The Insurance Council of New Zealand advise people who have uninhabitable homes due to flood damage to contact their insurer directly for help with temporary accommodation. “Reports in today suggest that some people may be displaced from their homes for quite some time and in some areas of the South Island it may take two to three weeks for the water to recede” said Tim Grafton Insurance Council Chief Executive. Most home policies as well as contents policies provide cover for temporary accommodation. Each policy wording will differ so people should check with their insurer. “People that are renting and only have contents insurance may not be aware that they probably will also have cover for temporary accommodation” he said.
Key points from Home policies:
- Contact your insurer first – they must agree
- The home needs to be uninhabitable due to loss
- Covers you and your domestic pets
- The choice of temporary accommodation needs to be reasonable i.e. a similar standard to your existing house
- It doesn’t cover additional costs such as travel, letting fees, utilities, meals, phone, internet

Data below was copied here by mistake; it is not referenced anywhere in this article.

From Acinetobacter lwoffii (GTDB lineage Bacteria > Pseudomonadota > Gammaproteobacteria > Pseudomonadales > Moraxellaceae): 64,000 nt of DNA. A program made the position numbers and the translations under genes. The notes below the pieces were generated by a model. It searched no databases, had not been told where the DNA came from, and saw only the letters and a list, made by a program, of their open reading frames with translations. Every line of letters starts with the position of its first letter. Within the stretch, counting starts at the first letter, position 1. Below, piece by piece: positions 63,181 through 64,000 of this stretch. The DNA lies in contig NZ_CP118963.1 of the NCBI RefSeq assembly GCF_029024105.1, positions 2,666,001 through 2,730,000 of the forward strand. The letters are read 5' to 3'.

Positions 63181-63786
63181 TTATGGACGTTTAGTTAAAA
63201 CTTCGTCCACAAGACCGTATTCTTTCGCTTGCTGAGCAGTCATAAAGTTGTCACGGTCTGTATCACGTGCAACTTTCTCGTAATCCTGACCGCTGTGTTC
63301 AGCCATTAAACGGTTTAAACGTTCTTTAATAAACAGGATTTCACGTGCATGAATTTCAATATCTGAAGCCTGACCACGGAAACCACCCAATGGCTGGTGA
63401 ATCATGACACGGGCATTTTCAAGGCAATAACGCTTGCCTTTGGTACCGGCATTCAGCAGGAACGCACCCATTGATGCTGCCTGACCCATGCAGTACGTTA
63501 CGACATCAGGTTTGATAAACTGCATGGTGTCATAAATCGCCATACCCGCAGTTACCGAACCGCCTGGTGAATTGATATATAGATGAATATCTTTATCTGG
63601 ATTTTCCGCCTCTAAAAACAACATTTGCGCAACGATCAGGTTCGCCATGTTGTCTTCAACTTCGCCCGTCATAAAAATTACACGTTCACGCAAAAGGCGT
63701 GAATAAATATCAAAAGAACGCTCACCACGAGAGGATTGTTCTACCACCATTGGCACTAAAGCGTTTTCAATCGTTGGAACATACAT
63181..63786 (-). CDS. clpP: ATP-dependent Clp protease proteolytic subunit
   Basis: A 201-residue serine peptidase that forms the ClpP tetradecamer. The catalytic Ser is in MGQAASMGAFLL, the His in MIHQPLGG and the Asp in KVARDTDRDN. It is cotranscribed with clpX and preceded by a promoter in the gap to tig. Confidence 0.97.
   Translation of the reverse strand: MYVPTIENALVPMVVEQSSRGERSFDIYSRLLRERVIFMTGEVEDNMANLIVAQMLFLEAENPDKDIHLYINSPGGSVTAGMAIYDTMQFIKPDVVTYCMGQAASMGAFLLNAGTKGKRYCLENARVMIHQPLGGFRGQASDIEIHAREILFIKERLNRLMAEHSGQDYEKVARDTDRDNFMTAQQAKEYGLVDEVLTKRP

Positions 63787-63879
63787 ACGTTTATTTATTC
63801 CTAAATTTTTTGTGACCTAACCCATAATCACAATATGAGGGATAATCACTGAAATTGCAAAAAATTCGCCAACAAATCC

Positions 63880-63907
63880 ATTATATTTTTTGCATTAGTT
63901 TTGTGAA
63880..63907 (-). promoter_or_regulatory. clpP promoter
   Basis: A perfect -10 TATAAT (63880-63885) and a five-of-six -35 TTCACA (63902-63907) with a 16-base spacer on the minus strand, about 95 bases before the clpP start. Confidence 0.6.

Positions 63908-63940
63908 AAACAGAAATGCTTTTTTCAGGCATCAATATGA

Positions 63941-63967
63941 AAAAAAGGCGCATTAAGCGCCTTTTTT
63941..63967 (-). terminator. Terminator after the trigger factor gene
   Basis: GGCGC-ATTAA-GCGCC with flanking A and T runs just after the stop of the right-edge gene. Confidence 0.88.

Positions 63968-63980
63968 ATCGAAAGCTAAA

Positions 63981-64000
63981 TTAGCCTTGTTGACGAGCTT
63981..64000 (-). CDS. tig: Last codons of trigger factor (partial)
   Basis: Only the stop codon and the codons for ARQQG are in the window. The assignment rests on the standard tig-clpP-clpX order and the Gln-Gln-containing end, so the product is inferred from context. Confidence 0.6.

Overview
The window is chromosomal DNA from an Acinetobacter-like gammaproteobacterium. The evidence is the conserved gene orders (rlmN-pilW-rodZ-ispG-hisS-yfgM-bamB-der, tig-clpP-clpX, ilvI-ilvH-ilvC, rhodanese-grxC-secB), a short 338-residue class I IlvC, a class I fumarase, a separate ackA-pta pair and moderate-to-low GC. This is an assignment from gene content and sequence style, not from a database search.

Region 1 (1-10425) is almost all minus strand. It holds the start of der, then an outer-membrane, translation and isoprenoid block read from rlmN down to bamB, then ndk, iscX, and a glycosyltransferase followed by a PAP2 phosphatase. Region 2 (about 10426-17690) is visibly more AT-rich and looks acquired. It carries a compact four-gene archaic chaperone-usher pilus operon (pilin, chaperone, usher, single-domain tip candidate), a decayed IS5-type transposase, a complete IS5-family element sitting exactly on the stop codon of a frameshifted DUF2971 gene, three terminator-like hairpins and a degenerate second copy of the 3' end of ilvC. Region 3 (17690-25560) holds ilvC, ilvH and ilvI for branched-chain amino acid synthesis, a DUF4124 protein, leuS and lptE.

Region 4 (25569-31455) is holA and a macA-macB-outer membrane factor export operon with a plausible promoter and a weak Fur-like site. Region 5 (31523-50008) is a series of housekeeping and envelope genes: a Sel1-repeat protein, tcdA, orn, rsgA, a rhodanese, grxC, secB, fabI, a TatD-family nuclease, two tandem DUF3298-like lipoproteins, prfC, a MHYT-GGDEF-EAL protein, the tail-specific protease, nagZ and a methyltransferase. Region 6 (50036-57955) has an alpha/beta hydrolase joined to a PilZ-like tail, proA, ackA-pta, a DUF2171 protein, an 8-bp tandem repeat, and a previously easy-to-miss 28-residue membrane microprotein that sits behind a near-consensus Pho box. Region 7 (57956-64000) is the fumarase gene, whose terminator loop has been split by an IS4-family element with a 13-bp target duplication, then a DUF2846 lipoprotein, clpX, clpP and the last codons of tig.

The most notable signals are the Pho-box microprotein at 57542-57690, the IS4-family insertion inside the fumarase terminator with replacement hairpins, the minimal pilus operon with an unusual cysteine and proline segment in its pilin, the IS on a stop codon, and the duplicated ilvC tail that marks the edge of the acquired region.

- You are covered, even if the damage to house is under $100k EQC cap
- Limit of cover will be to a dollar value – each policy is different, so check
- Some insurers will pay you direct and others you’ll get reimbursed – discuss with your insurer
- Some policies will also cover you where your home is otherwise safe and sanitary, but you are prevented from accessing it by order or direction of government or local authorities
- Reasonable moving or storage costs are covered
To decide what counts as uninhabitable, insurers will assess on a case by case basis and are likely to ask questions such as:
- Is the home safe and structurally stable?
- Has a Government/Local Authority issued instructions for you to vacate the home?
- Is the home secure against theft and outside elements (e.g. watertight?)
- Can the kitchen and bathroom be used?
- Can people sleep in the home?
- Is there water? Electricity?
Key points from Contents policies
- If you are renting and only have contents insurance, check with your insurer as most insurers will cover your temporary accommodation
- The alternative accommodation benefit will likely still require you to contribute your normal rent towards the cost
- Damage may need to be caused to your contents to be eligible for the temporary accommodation benefit
- Insurers will also pay for the temporary storage of your contents – including removal and returns.
Reasonable costs of emergency evacuation is also often covered in home and contents policies if the evacuation is due to safety concerns or other emergency and the police or a local authority has advised against you living in your house or you are unable to access your home. This cover needs to be agreed in advance with your insurer. Residential body corporates should contact their insurance broker, if they have one, or their insurance company directly.